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$\begin{array}{l}{\text { In each game played one is equally likely to either win or lose 1. Let } S \text { be your }} \\ {\text { cumulative winnings if you use the strategy that quits playing if you win the first }} \\ {\text { game, and plays two more games and then quits if you lose the first game. }} \\ {\text { (a) Use Wald's equation to determine } E[S] \text { . }} \end{array}$

Let $X_i$ be the amount won in game $i$. $$E[S] =E\bigg[\sum_{i=1}^N X_i\bigg]$$ Applying Walds theorem, $$=E[N]E[X]$$ And since this is a fair game where the player starts with 0 dollars, we know that $E[X]=0$. So, $E[S]=0$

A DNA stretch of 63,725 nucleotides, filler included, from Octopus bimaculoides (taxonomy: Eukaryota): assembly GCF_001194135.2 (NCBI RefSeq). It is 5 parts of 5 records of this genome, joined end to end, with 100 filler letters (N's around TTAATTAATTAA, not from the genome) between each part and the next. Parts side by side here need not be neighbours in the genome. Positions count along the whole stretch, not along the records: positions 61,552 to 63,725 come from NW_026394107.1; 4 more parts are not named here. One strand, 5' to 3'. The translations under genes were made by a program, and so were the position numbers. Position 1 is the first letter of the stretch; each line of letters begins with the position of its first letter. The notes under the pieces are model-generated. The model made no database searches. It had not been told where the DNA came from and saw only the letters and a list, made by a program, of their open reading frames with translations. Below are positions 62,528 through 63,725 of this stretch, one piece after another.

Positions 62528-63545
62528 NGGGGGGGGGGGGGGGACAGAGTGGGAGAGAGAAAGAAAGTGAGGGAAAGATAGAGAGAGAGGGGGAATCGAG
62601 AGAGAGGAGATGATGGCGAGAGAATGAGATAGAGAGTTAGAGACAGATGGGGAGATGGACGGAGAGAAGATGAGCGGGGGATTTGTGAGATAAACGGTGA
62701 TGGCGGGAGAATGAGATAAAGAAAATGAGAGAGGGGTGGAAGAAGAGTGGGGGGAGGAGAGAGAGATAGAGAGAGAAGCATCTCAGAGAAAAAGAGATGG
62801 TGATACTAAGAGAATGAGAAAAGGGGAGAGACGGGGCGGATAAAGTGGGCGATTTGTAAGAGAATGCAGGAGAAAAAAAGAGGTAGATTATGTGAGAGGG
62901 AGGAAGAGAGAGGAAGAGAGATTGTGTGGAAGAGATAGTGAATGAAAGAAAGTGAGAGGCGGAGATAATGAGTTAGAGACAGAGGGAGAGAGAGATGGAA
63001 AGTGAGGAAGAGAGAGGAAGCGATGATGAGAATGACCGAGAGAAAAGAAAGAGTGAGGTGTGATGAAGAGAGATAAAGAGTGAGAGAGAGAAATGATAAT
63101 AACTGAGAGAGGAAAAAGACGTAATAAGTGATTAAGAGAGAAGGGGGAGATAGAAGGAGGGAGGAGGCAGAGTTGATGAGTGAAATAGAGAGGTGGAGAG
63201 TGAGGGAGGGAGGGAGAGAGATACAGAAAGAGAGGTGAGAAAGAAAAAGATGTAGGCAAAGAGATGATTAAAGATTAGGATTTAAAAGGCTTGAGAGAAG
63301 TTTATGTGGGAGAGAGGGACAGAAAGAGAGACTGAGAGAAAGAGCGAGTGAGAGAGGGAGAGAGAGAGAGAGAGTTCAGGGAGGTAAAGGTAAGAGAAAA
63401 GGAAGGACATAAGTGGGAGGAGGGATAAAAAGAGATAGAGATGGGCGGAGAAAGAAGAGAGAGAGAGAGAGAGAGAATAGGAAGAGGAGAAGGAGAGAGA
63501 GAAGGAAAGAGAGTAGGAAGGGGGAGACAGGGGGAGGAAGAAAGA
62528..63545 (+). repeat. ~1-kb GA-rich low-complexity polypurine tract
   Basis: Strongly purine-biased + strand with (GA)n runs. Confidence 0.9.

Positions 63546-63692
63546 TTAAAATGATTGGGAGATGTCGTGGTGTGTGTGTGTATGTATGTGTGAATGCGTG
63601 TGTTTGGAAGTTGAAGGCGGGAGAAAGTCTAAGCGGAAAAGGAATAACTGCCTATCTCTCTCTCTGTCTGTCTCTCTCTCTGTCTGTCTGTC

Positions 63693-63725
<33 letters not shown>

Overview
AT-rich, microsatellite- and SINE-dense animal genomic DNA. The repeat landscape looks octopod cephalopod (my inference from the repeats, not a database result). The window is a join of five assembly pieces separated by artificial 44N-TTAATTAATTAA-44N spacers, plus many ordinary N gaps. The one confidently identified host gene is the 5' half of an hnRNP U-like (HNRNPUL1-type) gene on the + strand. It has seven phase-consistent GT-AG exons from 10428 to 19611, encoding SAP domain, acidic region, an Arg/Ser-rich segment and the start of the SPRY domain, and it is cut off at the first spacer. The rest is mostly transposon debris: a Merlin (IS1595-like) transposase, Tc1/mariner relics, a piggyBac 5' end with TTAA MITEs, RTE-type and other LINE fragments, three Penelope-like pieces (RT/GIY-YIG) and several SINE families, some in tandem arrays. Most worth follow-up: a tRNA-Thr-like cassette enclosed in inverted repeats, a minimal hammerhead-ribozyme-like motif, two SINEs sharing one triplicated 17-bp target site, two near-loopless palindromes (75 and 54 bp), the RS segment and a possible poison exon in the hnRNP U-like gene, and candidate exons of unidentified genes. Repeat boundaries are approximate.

Is this correct?

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    $\begingroup$ Suppose $E[S]\neq0$, then this strategy (or its reverse) has a positive expected value on a fair game which is impossible So, in short, yes, it is true. $\endgroup$ – Stan Tendijck Apr 22 at 23:40
  • $\begingroup$ @StanTendijck Thank you for verifying. Could you also take a look and verify the following if you are able? link to question $\endgroup$ – Jac Frall Apr 23 at 0:08

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